“We Can Do It!”
When 20-year-old Naomi Parker Fraley started working at a Navy machining shop in Alameda, California, in 1941, there was no way she could have known that she would become a lasting symbol for female empowerment.
After the Pearl Harbor attacks, most military-aged American men went off to fight. The United States needed women to fill wartime factories—and Fraley and her sister Ada were among the millions who answered the call, building and repairing airplane wings (including, yes, riveting).
One day at the factory, a photographer snapped a picture of Fraley wearing her trademark red bandana. The photo went on to inspire a propaganda poster for Westinghouse Electric, which over the course of several decades morphed into a feminist icon.
The true story of Rosie the Riveter is also a dark one—the women who flooded into the workforce during the war were largely displaced by men when they returned—and a twisty tale of mistaken identity: Fraley remained anonymous for seven decades while another woman wrongly took the credit.
Rosie: A brief history
1941: An ACME news agency photographer snaps Fraley (nee Parker) working at a turret lathe.
1942: Artist J. Howard Miller creates the “We Can Do It!” poster; circumstantial evidence suggests it was based on the photo of Fraley. The work was intended “only to deter absenteeism and strikes” among employees.
1942: Redd Evans and John Jacob Loeb compose a song called “Rosie the Riveter” about wartime female factory workers, based on a woman named Rosalind Walter who worked as a riveter on fighter planes.
1943: Westinghouse displays a small “We Can Do It!” poster, measuring 17 inches wide and 22 inches high, for only two weeks, in factories making helmet liners out of a material called Mycarta, (the predecessor to Formica).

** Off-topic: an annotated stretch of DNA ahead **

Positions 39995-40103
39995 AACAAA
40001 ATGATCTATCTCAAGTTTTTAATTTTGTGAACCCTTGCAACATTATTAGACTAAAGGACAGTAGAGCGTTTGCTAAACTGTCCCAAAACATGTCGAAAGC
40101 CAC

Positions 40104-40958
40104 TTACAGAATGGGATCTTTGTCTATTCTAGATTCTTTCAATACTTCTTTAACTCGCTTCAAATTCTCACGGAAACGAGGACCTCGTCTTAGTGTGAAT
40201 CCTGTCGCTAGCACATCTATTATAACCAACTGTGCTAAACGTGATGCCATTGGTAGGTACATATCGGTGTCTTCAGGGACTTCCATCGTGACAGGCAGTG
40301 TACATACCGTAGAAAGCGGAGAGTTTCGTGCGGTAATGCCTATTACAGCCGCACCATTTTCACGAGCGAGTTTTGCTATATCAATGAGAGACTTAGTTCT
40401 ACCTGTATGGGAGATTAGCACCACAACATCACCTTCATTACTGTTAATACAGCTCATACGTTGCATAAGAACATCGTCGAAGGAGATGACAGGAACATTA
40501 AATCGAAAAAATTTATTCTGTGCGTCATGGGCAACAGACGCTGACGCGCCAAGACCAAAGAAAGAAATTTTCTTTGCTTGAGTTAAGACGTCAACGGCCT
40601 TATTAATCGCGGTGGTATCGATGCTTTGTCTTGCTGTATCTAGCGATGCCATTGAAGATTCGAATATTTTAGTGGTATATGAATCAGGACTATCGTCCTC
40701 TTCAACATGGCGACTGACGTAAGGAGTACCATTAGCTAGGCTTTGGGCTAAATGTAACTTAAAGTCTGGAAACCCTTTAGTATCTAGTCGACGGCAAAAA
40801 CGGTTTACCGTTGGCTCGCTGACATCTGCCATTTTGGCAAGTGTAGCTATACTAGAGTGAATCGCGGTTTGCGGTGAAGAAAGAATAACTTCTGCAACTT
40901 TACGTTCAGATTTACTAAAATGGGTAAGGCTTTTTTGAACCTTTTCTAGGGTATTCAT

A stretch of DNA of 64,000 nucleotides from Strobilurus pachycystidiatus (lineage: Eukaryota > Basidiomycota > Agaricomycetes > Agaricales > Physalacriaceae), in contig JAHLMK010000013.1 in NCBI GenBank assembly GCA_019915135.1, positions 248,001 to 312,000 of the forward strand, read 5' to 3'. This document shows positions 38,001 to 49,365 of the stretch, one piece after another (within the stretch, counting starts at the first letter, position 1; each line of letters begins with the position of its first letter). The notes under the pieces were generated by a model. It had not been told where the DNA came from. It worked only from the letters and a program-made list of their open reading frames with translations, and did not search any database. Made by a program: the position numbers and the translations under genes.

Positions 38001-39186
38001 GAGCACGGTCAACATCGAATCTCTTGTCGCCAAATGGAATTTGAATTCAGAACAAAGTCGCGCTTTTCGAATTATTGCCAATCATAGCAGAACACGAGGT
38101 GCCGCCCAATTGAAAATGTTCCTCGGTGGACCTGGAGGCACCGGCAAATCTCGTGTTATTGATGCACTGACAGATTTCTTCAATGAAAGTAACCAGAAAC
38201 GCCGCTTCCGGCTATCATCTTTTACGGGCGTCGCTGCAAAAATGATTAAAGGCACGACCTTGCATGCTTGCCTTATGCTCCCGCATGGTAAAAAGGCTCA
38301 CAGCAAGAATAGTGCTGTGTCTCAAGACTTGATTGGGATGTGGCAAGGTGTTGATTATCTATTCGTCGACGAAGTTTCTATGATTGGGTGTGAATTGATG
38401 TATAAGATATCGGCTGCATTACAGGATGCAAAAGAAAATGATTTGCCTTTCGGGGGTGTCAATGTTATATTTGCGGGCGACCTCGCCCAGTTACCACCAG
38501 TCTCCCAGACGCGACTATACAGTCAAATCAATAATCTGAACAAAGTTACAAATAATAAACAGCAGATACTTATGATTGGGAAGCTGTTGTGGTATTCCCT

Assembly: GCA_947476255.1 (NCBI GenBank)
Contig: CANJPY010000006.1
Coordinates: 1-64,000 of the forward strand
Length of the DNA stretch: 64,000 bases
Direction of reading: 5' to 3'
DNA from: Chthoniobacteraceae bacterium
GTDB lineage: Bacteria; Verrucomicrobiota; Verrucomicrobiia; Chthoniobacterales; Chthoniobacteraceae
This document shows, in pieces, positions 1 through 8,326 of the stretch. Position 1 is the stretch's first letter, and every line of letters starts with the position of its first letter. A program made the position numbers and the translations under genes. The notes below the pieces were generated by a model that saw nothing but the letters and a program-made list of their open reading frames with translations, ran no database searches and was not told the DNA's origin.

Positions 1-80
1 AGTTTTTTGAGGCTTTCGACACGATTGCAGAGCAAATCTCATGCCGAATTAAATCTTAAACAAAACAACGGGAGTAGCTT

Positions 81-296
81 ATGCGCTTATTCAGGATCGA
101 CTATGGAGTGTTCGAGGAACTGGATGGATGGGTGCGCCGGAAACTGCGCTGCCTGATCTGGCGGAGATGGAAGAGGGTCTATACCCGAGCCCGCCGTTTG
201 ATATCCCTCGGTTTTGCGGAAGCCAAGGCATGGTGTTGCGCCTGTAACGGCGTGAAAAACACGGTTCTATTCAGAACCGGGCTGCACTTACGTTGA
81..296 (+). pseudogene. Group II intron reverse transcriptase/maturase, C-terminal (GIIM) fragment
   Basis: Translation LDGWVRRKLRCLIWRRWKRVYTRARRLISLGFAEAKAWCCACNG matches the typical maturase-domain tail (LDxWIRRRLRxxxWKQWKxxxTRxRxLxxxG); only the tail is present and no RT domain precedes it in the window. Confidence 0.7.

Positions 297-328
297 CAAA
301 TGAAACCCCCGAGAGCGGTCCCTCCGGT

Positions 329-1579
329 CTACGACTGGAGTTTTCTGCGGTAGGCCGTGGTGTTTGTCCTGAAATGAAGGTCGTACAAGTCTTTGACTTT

1944: The Hollywood musical “Rosie the Riveter” is released. “Rosie” becomes a generic name for women working in the war effort.
1982: The Washington Post covers a collection of patriotic posters in the US National Archive, prominently featuring “We Can Do It,” which got mixed up in the public imagination with Rosie the Riveter.
1994: Smithsonian Magazine features “We Can Do It!” on its cover. A former Michigan war factory worker named Geraldine Hoff Doyle sees the magazine and concludes it was based on a photograph of her.
2002: Sotheby’s sells Rockwell’s Rosie painting for nearly $5 million at auction.
2015: Historian James Kimble discovers that Fraley, not Doyle, was the woman photographed in 1941. “It turns out that almost everything we think about Rosie the Riveter is wrong,” he told The Omaha World-Herald. “Wrong. Wrong. Wrong. Wrong. Wrong.”
Here’s the text that accompanied the photo of Fraley in 1941. As you can see, it was a different era when it came to talking about women in the workplace:
“Pretty Naomi Parker is as easy to look at as overtime pay on the week’s check. And she’s a good example of an old contention that glamor is what goes into the clothes, and not the clothes. Pre-war fashion frills are only a discord in war-time clothing for women. Naomi wears heavy shoes, black suit, and a turban to keep her hair out of harm’s way (we mean the machine, you dope).”
Listen to this
“Keeps a sharp lookout for sabotage
Sitting up there on the fuselage
That little frail can do more than a male can do
Rosie, brrrrrrrrrrr, the riveter”
– “Rosie The Riveter” by The Four Vagabonds
By the digits
27%: Working-age US women in the labor force in 1940
37%: Working-age US women in the labor force in 1944
32%: Working-age US women in the labor force in 1950
18 million: US women who worked in war jobs from 1942-1945
300,000 airplanes: Estimated output of women in the US war effort, along with 100,000 tanks and 44 billion rounds of ammunition
When childcare was a matter of national security
“The hand that holds the pneumatic riveter cannot rock the cradle at the same time,” author G.G. Wetherill wrote in 1943. During the war, the US created a heavily subsidized national childcare program—only to end it when the war ceased.
The Guinness World Record for most Rosies: 2,000 women who gathered in Ypsilanti, Michigan, near the Willow Run plant where World War II bombers were made.
Did you know?
Rivets, commonly used in airplane and ship manufacturing, date back to the Bronze Age.
“Victory! Victory! Victory!”
— Naomi Parker Fraley to Omaha World-Herald columnist Matthew Hansen after her role in the “We Can Do It!” poster was finally confirmed.